App Store Wars; Programmatic AI Is Coming

stiffcompetitionHere’s today’s news round-up… Want it by email? Sign-up here.

App Store Cold War

App Annie published its “2015 Retrospective” on Wednesday, highlighting the new frontiers of app monetization. A big part of it is literal frontiers, with markets like India, Mexico, Turkey and Vietnam experiencing an app revenue surge in tandem with smartphone penetration gains. Other frontiers are of the platform variety, as downloads on Google Play are now more than double those of iOS. Apple continues to shine in what’s probably a more important statistic though: fewer downloads, but higher revenues.

AI Persuasion

In an interview with Adweek, Omnicom-owned PHD’s new marketing technology director, Ben Samuels, says programmatic will eventually encompass artificial intelligence. “At that point, the role of media really changes from one of trying to get in front of a user to one of trying to influence a personal digital assistant to deliver that message to an end user. Programmatic is 100 percent going to play in that space. This isn’t today, but our focus is on thinking about how programmatic will evolve.” Siri, can I interest you in a handbag? More.

Check Your Pipes

In a wide-ranging interview with WSJ, ESPN CEO John Skipper peels back the curtain on the network’s struggle with cord-cutting and new consumption habits – or industry “sturm und drang,” as he puts it. “We are still engaged in the most successful business model in the history of media,” he says, defending cable TV (which is surpassed only by heat and electricity as popular household services). The word “still” is the most important in that sentence, though – ESPN isn’t abandoning the model, the model is abandoning it. More.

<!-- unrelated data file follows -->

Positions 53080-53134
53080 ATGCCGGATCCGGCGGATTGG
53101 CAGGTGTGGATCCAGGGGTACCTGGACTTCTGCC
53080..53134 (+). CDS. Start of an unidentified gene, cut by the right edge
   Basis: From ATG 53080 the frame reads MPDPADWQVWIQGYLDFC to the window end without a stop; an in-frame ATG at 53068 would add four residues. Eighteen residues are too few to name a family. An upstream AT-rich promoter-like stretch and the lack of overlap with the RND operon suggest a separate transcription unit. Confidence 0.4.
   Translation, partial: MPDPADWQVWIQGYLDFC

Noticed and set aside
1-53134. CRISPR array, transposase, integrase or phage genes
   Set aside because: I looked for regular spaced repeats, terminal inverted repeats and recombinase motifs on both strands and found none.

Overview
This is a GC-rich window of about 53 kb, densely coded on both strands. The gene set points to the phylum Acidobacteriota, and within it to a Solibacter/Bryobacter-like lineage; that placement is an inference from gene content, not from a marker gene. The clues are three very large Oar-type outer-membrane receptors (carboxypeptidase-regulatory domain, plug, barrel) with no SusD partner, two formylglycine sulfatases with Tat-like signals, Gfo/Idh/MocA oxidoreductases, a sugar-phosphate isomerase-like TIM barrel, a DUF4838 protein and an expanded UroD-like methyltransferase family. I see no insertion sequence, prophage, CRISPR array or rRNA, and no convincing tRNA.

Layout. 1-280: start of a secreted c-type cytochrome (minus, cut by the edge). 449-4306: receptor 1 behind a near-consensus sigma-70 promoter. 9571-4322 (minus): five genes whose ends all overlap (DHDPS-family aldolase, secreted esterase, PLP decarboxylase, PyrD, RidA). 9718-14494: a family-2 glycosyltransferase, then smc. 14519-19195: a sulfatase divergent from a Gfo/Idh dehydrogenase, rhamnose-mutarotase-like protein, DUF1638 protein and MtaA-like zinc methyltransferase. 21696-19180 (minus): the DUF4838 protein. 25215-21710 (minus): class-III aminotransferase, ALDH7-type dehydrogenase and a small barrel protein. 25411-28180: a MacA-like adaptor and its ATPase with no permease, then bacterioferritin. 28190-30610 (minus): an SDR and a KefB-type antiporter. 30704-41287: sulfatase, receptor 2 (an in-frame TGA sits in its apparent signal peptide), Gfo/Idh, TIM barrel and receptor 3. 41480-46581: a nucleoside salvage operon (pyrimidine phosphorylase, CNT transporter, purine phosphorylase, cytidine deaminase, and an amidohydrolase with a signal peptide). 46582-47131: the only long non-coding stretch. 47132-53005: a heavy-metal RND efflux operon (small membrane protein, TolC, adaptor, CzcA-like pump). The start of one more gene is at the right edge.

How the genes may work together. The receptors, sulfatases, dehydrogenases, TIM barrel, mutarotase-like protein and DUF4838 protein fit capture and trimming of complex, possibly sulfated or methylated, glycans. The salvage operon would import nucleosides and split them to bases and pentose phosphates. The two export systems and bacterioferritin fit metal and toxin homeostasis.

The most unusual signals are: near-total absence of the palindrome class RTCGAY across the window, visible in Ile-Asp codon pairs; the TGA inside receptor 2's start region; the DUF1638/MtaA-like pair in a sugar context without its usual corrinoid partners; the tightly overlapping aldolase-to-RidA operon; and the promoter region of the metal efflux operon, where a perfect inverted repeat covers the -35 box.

Brave Face

Brendan Eich, creator of JavaScript and co-founder of Mozilla, hit the press rodeo on the launch of his new browser, Brave, which will have ad blocking preinstalled and other user controls that take power from brands, publishers and, in particular, third parties that tag sites for tracking or measurement. Brave will track its users, but won’t enable advertisers to use its data for targeting. It’s an interesting PR play, but gaining user adoption in the browser field is easier said than done, not to mention establishing a revenue stream. (Bear in mind, Mozilla is a nonprofit.)

Industry Preview

But Wait, There’s More!

You’re Hired!

Enjoying this content?

Sign up to be an AdExchanger Member today and get unlimited access to articles like this, plus proprietary data and research, conference discounts, on-demand access to event content, and more!

Join Today!